Twelve days after ordering direct from Lenovo, the new $40 Thinkpad Active Capacitive Pen arrived last night.
The Wacom Active ES pen is currently only compatible with the new Thinkpad Yoga 14 convertible laptop sold exclusively at Best Buy in the US (model number 20DM008UUS) . A 15-inch penabled Thinkpad Yoga is also being sold in other markets but has not yet made it to these shores.
The Lenovo Thinkpad Yoga 14 ships with Wacom Feeldriver version 7.2.1-25 pre-installed. The latest version available for download on the Wacom site is 7.2.1-24. It's theoretically possible that installing the newer driver on other Active ES devices like the Toshiba Encore 2 Write will enable the pen but for now we will have to assume that AES pens are not interchangeable.
When I tried the Lenovo pen on my Toshiba (running 7.2.1-24), the tablet detects the pen within a very narrow hover range, but it disappears before the tip contacts the display. Playing with the button settings in the driver, I was able to trigger the radial menu on the Encore 2 Write, but then I couldn't get it to close because I couldn't tap the close icon.
The Lenovo website claims that the Active Capacitive pen will "provide a premium pen experience with all ThinkPad capacitive touch screen enabled devices" but it doesn't list any specifics. I tested the pen with the first generation Lenovo Thinkpad Yoga (12) and the Thinkpad Helix 2, both of which are traditional Wacom EMR devices. Neither recognized the Active Capacitive Pen.
But enough about compatibility: how does the pen perform?
I've only had a brief time to test, but my verdict is generally positive. Wacom Active ES claims to provide 2048 levels of pressure, but the experience of using it is much closer to N-Trig than to other Wacom tablet PCs like the aforementioned Thinkpads or original Surface Pros.
The nib on the AAAA battery powered pen is shallow and very hard. It doesn't appear to be replaceable. As a result, writing on the TPY14 screen is very glass-like. A screen protector might help a lot, although I don't know how or if the Active ES pen will be affected by the separation from the actual display surface.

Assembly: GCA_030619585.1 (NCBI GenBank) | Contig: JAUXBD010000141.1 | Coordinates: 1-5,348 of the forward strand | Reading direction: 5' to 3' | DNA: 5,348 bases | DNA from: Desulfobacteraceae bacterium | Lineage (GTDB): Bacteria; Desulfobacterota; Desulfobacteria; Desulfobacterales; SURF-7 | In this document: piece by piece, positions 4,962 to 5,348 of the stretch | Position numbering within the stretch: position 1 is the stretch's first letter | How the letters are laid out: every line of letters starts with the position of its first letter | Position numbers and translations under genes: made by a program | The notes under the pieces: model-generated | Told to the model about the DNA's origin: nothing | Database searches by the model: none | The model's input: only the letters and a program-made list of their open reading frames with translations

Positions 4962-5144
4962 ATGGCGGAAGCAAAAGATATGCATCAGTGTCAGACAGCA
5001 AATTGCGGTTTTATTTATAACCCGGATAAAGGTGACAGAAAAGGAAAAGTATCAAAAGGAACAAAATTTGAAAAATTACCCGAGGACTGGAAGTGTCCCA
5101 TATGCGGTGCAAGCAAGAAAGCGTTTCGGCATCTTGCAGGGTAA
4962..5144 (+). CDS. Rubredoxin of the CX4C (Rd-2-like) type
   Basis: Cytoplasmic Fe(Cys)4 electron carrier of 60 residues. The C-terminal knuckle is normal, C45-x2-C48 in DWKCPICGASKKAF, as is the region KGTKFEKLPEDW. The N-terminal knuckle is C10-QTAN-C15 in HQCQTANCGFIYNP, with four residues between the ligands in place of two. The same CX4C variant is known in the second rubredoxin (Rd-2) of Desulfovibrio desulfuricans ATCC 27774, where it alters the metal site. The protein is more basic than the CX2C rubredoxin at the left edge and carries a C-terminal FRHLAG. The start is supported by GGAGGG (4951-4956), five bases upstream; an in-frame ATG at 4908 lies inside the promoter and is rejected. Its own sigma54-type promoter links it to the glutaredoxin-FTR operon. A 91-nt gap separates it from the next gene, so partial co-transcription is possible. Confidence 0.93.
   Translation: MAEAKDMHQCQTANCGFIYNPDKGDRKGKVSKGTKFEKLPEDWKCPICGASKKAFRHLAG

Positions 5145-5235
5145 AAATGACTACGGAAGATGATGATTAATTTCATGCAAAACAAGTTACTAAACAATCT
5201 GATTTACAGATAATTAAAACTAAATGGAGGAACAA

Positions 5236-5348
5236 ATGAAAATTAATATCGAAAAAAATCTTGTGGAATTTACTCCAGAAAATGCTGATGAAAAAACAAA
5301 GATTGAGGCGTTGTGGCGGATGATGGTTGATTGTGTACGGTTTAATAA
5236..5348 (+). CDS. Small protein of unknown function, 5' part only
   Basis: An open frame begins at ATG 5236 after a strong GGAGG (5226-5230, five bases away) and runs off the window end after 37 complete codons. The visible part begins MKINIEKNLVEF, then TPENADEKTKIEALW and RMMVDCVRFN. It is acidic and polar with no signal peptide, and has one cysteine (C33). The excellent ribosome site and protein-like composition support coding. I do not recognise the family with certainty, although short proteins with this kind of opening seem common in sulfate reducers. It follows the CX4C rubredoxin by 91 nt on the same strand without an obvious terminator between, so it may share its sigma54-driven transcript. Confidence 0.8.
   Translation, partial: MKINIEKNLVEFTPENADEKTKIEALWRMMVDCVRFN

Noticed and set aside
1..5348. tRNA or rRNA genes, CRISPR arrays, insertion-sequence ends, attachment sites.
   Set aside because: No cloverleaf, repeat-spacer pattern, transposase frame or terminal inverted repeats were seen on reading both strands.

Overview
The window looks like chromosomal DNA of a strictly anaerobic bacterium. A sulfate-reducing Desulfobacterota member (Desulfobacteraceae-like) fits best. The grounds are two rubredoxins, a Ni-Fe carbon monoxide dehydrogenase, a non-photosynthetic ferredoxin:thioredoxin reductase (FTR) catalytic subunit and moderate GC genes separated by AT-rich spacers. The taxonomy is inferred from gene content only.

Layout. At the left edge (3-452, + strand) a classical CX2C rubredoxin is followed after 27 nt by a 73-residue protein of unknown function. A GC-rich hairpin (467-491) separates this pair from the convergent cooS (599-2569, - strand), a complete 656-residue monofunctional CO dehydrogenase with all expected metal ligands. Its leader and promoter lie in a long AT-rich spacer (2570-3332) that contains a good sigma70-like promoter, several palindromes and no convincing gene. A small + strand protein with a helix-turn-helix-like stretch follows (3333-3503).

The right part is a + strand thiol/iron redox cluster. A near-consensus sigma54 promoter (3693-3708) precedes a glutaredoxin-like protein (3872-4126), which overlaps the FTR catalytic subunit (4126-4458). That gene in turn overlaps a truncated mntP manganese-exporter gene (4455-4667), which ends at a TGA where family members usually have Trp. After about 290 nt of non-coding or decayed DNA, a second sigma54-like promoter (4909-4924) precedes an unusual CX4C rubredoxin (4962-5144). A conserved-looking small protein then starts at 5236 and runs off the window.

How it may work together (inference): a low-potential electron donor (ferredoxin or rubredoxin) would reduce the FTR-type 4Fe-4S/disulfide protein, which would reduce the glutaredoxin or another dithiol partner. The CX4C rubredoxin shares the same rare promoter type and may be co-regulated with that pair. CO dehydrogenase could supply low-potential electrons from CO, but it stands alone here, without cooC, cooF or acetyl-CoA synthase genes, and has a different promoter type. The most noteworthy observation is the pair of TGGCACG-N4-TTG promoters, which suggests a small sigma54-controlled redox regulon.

Due in part to the slippery surface, it hasn't been easy to get precision strokes. Very slow diagonal strokes show evidence of wobble, but it's not so bad to be a showstopper for me. So far, I've only tested with Manga Studio and Sketchable. The effect may be worse in other art applications. I'll update this post if I find that to be the case in further testing.
Setting tip firmness to its highest setting in the Wacom driver, I was able to draw barely perceptible pen strokes in Manga Studio. That is a major improvement over N-Trig which tends to require greater pressure to begin registering. However, I had difficulty with medium pressure. The strokes seem to reach maximum pressure too quickly. (Note to developers: please add a pressure gauge to your drivers so we can better detect how much force we're applying. I know I've seen that on past Intuos tablet drivers.)
Hover distance is very shallow so programs that don't explicitly disable drawing with touch will likely suffer from stray marks unless you where a drawing glove or are able to keep your hand off the display at all times.
I didn't notice any significant lag except when I cranked brush stabilization up beyond 45. If the optical illusion of waiting for cursor to catch up with your pen tip bothers you in the Surface Pro 3, the issue will be less noticeable here. There is still a delay but it's very slight.
The $1040 Lenovo Thinkpad Yoga 14 laptop and Active Capacitive pen combo offers excellent performance for the price, especially given its NVidia Geforce GT 940M graphics card. The convertible form factor isn't as convenient as tablets like the Surface Pro 3. And if you're very picky about your drawing experience, the Wacom Cintiq Companion 2 is worth the premium. But if you're budget conscious and aren't seeing ultra-mobility, my verdict for the Lenovo Thinkpad Yoga 14 and Active Capacitive Pen is a qualified thumbs up.